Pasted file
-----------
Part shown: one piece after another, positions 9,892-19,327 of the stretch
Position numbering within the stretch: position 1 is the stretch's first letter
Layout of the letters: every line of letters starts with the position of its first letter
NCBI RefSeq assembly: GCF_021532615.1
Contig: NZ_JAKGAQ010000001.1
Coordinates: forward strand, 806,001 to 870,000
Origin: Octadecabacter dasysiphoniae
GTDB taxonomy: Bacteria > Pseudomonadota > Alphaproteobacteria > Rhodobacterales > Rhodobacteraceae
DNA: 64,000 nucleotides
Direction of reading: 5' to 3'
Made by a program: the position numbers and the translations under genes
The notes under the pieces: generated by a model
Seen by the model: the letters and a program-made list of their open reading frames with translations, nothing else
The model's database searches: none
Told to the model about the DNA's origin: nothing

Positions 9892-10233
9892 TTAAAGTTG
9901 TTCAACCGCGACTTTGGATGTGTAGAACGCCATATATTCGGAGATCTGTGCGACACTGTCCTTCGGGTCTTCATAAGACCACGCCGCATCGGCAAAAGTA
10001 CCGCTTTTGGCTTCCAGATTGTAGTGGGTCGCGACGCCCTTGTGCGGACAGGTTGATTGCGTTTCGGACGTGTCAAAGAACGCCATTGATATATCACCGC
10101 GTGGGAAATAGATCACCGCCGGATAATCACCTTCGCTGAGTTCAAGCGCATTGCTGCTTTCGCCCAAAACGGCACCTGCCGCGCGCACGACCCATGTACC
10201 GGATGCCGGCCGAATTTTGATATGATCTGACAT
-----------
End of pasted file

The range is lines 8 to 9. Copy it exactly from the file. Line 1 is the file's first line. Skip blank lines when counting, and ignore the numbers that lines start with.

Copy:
GTDB taxonomy: Bacteria > Pseudomonadota > Alphaproteobacteria > Rhodobacterales > Rhodobacteraceae
DNA: 64,000 nucleotides